JUSTICE Scotland: Having a new conversation about law reform

Top table guests, from left, Roger Smith, Baroness Helena Kennedy, Lord Hope, Tony Kelly and Maggie Scott at the launch of JUSTICE Scotland at Edinburgh's Signet Library. Picture: Phil Wilkinson

Top table guests, from left, Roger Smith, Baroness Helena Kennedy, Lord Hope, Tony Kelly and Maggie Scott at the launch of JUSTICE Scotland at Edinburgh's Signet Library. Picture: Phil Wilkinson

Share this article
1
Have your say

JUSTICE Scotland 
has a mission to add to, and inform, debate about law reform, writes Tony Kelly

Addressing lawyers in New South Wales a couple of years ago, Justice French of the High Court of Australia talked of the danger of isolationism of some States – or Australia as a whole – of being inward looking:

“….we tend to think of [parochialism] as geographical in its focus. Parochialism can also be a term which describes a narrow view of the world by members of a particular occupation or profession or specialist subdivision within a profession. It is a kind of perceptual disorder. It can affect the legal profession including its practitioners and judges. The disorder at its worst is geographical and occupational. It is best cured by standing back and looking at the places where we live and the things we do from an external perspective.”

Keeping his comments in mind, the launch of JUSTICE Scotland is a welcome opportunity to stand back and look at where we live and work.

It is fortuitous JUSTICE Scotland should come into being at this time in the life of Scotland. I have been fortunate enough to be part of several discussions – mainly in our universities – about the shape of our country’s future. The government has initiated a National Conversation. Quite where our country will be in the next three to five years has really been thrown up in the air.

The path to this moment in our history was really started by the process of devolution. In the course of the many discussions about the shape of our country, one of the things I have heard on numerous occasions is that the coming into being of the devolved institutions and the relatively modest flurry of legislation, has not been matched by a flowering of debate; a mature debate about where we are.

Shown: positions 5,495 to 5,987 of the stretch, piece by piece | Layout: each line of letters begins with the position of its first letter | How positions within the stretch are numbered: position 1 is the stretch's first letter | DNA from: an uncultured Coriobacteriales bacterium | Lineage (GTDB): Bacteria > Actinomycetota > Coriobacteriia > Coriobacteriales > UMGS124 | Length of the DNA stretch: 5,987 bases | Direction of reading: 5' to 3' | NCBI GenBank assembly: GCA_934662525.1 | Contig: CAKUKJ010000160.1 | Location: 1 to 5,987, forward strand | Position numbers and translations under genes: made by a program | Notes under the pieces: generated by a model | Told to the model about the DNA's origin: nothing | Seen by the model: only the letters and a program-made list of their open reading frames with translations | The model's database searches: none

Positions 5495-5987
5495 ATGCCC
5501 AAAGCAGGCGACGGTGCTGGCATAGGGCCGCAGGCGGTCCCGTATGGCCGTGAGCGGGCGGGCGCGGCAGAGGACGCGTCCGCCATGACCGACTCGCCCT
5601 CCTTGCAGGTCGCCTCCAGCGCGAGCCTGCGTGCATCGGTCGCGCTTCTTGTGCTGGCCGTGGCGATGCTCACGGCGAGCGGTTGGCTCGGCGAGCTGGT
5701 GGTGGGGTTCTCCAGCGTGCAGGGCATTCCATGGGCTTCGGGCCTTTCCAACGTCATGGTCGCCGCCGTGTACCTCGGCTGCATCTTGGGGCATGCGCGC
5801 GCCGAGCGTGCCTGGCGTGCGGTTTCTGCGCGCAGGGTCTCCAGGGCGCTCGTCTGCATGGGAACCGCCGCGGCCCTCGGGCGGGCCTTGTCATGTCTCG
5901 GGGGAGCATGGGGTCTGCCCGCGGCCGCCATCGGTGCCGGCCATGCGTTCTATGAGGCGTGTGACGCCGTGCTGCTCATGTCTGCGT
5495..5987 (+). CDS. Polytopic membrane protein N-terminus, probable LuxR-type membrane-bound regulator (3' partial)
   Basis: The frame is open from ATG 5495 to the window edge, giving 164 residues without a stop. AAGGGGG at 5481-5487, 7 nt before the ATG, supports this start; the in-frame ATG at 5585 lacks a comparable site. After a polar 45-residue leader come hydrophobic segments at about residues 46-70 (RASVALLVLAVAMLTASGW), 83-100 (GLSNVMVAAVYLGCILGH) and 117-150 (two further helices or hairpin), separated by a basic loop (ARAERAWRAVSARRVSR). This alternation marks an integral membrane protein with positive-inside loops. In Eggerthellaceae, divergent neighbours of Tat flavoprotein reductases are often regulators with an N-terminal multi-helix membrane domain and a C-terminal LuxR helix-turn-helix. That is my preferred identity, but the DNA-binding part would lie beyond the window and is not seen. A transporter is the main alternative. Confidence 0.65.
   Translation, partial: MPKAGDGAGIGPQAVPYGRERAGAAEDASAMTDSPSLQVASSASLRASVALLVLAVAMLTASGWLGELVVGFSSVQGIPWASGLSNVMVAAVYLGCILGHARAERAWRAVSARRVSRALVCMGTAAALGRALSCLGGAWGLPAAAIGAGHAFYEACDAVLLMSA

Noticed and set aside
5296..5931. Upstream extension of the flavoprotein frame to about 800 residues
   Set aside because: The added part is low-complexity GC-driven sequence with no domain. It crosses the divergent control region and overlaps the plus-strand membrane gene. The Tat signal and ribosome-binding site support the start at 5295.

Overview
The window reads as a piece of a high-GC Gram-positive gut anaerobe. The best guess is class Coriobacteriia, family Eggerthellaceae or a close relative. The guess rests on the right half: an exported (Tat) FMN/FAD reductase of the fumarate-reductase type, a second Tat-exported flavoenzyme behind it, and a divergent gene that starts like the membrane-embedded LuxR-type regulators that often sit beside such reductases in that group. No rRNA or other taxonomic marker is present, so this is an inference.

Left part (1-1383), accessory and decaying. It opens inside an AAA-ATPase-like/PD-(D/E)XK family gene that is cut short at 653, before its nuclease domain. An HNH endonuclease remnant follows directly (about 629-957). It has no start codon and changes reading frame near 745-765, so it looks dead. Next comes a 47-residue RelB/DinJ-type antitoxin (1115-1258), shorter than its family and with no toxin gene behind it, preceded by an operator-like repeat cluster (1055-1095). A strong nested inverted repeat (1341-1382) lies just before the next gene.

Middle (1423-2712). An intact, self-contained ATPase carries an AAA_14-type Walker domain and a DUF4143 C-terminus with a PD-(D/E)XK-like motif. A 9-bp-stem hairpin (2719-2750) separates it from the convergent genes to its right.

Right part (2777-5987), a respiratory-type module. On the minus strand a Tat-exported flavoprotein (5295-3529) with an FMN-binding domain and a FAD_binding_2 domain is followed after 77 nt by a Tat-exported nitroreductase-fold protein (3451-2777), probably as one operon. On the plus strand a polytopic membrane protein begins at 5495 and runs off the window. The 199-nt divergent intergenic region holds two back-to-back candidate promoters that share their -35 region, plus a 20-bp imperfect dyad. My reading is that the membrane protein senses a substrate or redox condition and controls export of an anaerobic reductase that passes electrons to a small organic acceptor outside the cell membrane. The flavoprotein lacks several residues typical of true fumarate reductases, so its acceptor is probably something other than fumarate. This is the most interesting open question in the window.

I am loathe to look down south to contrast the number of organisations who contribute there to the debate about the shape of their society and law reform. There are so many. In Scotland there are so very few.

That has not detracted from the legislative progress that has been made in the Scottish Parliament. What is sadly lacking in my view, is a healthy debate surrounding, informing and commenting upon what is happening as distinct from comment upon the political process

In litigation, competing interests come before the court for adjudication. In submissions made to the court, each party’s interests are protected and are sought to be given primacy over the other. It is partisan – by the adversarial nature of proceedings, necessarily so – when the court adjudicates. In partisan litigation that is a concern: being so focused upon the issues that arise in the 
context of their case, parties and advocates may fail to see the bigger picture.

In both these processes, political and legal, JUSTICE Scotland hopes to make a positive contribution. Our hope, our vision, is to be a well-informed, authoritative voice commenting upon and informing proposals for law reform. We would hope to use the as yet undeveloped power to ‘intervene’ in proceedings to assist the court in looking beyond the partisan interests of the parties appearing before it.